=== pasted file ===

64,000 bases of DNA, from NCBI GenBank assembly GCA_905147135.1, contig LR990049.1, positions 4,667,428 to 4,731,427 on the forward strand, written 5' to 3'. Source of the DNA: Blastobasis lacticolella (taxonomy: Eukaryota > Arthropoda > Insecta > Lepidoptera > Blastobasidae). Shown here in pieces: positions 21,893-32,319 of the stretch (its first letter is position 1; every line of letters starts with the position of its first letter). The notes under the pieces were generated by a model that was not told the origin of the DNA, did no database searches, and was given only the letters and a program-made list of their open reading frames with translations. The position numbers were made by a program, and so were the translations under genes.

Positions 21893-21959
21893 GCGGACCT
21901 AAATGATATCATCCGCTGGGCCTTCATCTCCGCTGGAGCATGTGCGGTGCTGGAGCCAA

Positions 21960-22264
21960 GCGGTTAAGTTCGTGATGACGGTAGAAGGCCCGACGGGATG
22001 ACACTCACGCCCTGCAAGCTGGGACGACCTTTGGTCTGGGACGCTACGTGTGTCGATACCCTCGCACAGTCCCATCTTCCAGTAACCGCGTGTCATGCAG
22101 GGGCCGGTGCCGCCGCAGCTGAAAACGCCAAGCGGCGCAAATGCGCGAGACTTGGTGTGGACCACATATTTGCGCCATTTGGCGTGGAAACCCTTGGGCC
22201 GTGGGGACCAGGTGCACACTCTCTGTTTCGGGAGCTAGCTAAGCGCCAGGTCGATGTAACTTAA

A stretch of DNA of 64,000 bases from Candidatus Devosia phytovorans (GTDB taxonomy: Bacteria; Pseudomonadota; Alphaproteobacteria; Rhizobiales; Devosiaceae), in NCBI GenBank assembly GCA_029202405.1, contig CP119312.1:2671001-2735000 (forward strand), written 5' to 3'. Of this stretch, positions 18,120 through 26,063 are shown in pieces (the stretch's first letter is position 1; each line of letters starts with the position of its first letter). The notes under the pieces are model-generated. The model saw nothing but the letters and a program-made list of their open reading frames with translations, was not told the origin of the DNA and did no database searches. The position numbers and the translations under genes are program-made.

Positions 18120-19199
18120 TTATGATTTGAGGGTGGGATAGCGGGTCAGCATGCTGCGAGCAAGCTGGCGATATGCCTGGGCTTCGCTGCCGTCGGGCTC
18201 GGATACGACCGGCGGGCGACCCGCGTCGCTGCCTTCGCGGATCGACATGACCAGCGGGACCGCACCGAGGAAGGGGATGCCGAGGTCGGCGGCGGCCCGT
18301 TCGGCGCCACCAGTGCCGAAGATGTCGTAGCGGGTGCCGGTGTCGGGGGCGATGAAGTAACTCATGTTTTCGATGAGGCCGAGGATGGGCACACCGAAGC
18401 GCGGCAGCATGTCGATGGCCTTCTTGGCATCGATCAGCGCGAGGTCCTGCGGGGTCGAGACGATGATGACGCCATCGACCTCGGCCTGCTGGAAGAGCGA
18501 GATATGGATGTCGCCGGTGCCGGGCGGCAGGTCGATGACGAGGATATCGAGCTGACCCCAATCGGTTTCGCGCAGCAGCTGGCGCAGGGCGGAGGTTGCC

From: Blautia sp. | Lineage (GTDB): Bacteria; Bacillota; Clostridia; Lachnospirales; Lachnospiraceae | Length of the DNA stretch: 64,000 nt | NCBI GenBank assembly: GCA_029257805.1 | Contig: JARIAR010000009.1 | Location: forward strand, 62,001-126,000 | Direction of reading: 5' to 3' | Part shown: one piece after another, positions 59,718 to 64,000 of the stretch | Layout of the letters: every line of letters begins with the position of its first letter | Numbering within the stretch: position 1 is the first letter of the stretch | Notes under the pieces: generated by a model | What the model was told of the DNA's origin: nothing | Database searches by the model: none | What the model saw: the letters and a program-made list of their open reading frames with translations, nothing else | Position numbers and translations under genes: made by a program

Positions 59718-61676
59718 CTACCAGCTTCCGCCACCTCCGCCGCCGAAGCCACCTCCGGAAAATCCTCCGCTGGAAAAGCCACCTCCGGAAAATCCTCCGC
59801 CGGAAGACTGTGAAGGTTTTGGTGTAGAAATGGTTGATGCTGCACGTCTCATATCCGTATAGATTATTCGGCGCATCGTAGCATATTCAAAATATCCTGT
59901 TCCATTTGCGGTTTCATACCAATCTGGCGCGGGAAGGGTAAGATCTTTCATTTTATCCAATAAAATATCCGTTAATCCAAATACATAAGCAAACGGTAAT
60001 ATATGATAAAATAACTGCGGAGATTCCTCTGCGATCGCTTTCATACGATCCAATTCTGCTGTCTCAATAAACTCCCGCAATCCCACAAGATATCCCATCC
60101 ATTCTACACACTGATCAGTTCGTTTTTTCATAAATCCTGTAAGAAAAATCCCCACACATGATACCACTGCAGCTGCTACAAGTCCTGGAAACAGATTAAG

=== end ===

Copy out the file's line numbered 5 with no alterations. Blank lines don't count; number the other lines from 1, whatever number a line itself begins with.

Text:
Positions 21960-22264